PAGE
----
President-Elect Donald Trump’s Saturday tweets criticizing Rep. John Lewis also hit on a continuing issue for Atlanta residents: The city’s crime problems.
The president-elect pegged the Fifth District, which Lewis has represented in Congress for 30 years, as "crime-infested."
Crime statistics are notoriously complex, and open to multiple interpretations. It’s difficult for criminologists and data scientists to get a grasp on whether crime is going up or down in a particular area, let alone politicians and journalists.
However, it is difficult to know the crime rate for a congressional district – crime data generally isn’t recorded, published or analyzed based on congressional boundaries. But there are general statistics that can be used to paint a broad picture.
The Federal Bureau of Investigation collects crime statistics from city, county and state law enforcement agencies through the national Uniform Crime Reports program, which was most recently updated last year to reflect numbers through 2015.
An Atlanta Journal-Constitution analysis of that data found Atlanta’s violent crime rate -- 1,120 crimes per 100,000 residents -- landed Atlanta at No. 14 nationally among cities with populations of more than 200,000. However, the analysis also found that not all major American cities had data in the report -- for instance, Charlotte, N.C., often cited as one of Atlanta’s closest rivals, was not included, nor were New York City or Cleveland, Ohio.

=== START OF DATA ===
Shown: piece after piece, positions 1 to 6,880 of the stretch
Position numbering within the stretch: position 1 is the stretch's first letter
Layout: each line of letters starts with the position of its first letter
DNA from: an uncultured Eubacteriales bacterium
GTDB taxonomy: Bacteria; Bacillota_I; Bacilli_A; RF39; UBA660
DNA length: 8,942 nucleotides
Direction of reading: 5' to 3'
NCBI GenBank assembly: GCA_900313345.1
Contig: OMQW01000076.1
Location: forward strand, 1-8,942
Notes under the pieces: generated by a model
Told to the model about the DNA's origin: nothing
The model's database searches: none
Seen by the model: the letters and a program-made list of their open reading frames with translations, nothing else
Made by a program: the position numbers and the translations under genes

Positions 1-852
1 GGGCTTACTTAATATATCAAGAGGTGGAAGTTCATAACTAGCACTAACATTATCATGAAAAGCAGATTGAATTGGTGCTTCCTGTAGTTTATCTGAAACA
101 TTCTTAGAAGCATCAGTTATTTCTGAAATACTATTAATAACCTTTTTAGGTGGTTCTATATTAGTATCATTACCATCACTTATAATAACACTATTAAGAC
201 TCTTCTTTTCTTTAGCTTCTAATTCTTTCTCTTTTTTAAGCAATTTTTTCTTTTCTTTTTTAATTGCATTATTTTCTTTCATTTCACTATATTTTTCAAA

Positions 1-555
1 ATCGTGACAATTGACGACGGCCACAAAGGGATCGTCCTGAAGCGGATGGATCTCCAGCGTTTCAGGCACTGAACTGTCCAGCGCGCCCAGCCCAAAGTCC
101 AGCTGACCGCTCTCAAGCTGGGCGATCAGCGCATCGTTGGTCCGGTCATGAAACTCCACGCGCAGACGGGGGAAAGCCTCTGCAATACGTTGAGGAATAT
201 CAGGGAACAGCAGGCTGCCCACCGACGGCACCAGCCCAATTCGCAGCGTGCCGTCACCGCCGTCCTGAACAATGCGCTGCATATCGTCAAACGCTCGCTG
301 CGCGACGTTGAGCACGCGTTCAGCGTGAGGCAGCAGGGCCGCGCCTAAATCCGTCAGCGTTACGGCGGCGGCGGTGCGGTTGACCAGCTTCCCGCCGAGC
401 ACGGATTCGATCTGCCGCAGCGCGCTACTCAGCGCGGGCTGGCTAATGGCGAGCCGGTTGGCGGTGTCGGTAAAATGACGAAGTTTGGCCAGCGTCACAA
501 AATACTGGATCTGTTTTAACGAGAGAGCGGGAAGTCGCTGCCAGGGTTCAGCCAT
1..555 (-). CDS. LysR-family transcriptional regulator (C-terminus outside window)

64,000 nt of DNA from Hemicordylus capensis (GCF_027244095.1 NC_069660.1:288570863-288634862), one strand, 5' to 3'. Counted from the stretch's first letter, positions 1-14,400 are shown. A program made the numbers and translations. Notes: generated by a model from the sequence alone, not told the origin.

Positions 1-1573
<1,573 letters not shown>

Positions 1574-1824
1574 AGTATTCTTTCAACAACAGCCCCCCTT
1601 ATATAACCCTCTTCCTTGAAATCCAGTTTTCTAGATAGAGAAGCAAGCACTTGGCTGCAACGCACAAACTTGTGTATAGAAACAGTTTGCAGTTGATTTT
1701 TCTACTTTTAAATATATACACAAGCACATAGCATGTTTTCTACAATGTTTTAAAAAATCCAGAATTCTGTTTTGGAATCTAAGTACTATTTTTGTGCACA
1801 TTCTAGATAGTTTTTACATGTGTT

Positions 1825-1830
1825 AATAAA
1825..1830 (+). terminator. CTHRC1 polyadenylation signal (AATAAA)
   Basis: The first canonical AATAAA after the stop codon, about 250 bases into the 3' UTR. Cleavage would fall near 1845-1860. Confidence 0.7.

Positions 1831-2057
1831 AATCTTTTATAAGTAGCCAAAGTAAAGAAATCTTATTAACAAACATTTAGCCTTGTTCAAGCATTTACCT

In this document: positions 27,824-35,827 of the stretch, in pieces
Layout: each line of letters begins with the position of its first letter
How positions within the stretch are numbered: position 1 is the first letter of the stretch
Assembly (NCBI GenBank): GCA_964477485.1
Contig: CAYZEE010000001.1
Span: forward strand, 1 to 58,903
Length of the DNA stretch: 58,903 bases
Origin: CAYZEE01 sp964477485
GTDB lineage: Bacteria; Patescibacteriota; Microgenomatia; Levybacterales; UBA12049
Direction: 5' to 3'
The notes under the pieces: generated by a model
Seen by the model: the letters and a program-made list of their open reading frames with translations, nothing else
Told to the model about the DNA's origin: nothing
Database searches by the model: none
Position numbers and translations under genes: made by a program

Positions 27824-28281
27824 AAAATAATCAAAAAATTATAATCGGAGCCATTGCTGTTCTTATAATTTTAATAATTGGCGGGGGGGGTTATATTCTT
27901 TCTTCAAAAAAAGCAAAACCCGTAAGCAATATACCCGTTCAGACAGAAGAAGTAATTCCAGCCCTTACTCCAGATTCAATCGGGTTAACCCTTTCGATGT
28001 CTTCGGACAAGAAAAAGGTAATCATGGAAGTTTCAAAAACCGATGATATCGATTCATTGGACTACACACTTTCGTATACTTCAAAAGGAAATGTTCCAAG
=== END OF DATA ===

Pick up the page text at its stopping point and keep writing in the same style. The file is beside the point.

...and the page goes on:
While overall crime in Atlanta has been down, according to statistics cited by the Atlanta Police Department, Mayor Kasim Reed spoke last summer of a spike in the number of homicides and announced the creation of a gun violence task force.
But the rise in homicides in Atlanta mirrors a national trend in major cities across the country, and a New York Times analysis last year showed major jumps in murder rates in 25 of America's 100 biggest cities. Atlanta was not one of the 25.
The larger Atlanta area had a rate of 401 violent crimes per 100,000 population. However, that statistic included the entire Atlanta metropolitan statistical area, which includes not just Fulton but more than two dozen surrounding counties as well.
The rate of 401 puts Atlanta would be similar to that of the Clarksville, Tenn., area which had a rate of 405. That's higher than the rate of the Dallas-Fort Worth area (338) but lower than those of Kansas City (536), Columbia, S.C. (651) and Columbus, Ga. (469). The national rate was 373.
CORRECTION: The crime statistics for the city of Atlanta were described incorrectly in the original version of this story. It has been updated to reflect the corrected ratios. The newspaper regrets the error.
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